I ask Rachael to get online and look for the closest hospital that is in our network. Oh, the joys of health plans! I can't wait until we have the Obama health plan in place. That way it'll just be one huge network and we'll be able to go anywhere. And the DMV workers can trade places with the doctors so that they all have a little variety and continue to stay so cheery. And customer service is sure to increase. And the government has always been so good about running programs efficiently. Just like they do with............, well I can't think of anything. Not even CalTrans. Oh the joy!

Fortunately, I am actually quite close to a hospital, and by sheer luck or divine oversight, they are in our network. I drive over there as quickly as the traffic lights and Saturday morning drivers will allow.

I am now concerned that I am going to miss my nephew's graduation, simply because I'll still be waiting to have my DMV number called at 9AM in the Emergency Room.

Boy was I was wrong.

I walk in and the lady at the window asks me what is wrong. I let her know that my heart has been racing and beating irratically for about 8 or 9 hours now, and that I have started to feel a little light-headed. Apparently, heart issues are a big concern. She asks me to step to a small waiting section, where she has a nurse listen to my heart.

He raises his stethoscope.

And listens.

I'm watching his face to see his reaction, and am a little disconcerted at the result. He looks up and asks me if I'm able to walk. I said yes. I mean, I just drove an hour and a half from Salinas and walked all over half the hospital trying to find the Emergency Room. Of course I can walk.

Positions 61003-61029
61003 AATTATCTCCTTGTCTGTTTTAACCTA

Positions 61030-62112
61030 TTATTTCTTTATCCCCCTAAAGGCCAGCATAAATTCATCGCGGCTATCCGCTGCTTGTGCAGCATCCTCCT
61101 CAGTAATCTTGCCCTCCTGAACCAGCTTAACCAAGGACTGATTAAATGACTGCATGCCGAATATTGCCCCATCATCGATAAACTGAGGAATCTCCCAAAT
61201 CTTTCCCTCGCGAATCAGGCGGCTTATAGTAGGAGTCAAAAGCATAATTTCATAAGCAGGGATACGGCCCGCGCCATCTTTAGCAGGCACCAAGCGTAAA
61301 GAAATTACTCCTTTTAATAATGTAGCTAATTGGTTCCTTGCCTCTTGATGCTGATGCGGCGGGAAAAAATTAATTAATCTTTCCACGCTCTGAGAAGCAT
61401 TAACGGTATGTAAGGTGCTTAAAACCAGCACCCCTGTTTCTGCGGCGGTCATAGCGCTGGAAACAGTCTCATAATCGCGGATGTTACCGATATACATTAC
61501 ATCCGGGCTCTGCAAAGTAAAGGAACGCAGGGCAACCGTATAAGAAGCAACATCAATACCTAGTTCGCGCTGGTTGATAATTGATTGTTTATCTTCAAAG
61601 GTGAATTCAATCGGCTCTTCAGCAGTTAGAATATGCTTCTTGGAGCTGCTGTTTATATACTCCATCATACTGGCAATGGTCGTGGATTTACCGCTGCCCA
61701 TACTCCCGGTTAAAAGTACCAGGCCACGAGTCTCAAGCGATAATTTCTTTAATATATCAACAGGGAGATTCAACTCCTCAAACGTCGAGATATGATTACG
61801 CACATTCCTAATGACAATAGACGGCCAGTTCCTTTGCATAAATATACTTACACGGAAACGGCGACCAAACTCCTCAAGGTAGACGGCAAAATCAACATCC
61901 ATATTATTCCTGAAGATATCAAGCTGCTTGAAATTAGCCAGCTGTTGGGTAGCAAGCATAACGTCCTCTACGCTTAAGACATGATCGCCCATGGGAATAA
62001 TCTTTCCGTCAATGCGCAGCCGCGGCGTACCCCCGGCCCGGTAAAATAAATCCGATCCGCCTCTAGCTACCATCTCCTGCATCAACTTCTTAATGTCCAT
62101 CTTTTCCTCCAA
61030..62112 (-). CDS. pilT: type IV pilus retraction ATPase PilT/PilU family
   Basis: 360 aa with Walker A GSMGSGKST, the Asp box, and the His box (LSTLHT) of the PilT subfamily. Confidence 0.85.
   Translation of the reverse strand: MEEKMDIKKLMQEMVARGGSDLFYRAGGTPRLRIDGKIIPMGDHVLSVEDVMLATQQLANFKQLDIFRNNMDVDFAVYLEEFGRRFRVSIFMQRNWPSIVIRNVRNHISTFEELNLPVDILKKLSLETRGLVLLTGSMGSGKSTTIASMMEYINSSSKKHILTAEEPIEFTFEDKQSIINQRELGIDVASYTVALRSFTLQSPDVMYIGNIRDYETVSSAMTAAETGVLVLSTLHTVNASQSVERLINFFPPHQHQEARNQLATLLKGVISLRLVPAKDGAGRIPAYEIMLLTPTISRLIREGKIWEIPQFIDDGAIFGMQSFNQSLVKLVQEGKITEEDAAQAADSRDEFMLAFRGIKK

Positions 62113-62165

"Come with me", he says somewhat urgently.

He leads me over to an open bed in the Emergency Room. He asks me to slip into a hospital gown and lie down. I do so.

By the time I am just starting to settle into position in the bed, I'm already getting an EKG.

I haven't been at the hospital 5 minutes yet.

I haven't filled out any paperwork.

They haven't even seen my insurance card yet. This, more than anything, gives me pause for concern. I know that hospitals are there to save lives and all, but usually the first thing out of their mouth is a question about insurance. In this case, they didn't even know if I had insurance or not, and I was already getting an EKG and some blood tests.

One of the nurses began to make small talk with me, asking me why I'd been dressed up so early on a Saturday morning. I explained that I'd been on my way to my nephew's graduation, but that my heart had other plans. I told her that the graduation started at 9AM and that I was still hoping to be there. It was almost 8 AM by now.

She didn't answer with her voice, but her body language told me what I was afraid of by now.

I would not be going to the graduation. In fact, I think she may have checked a new box on her check-in sheet that was situated right next to "May need psychiatric exam."

I was starting to get concerned.

Come back tomorrow for what happens next.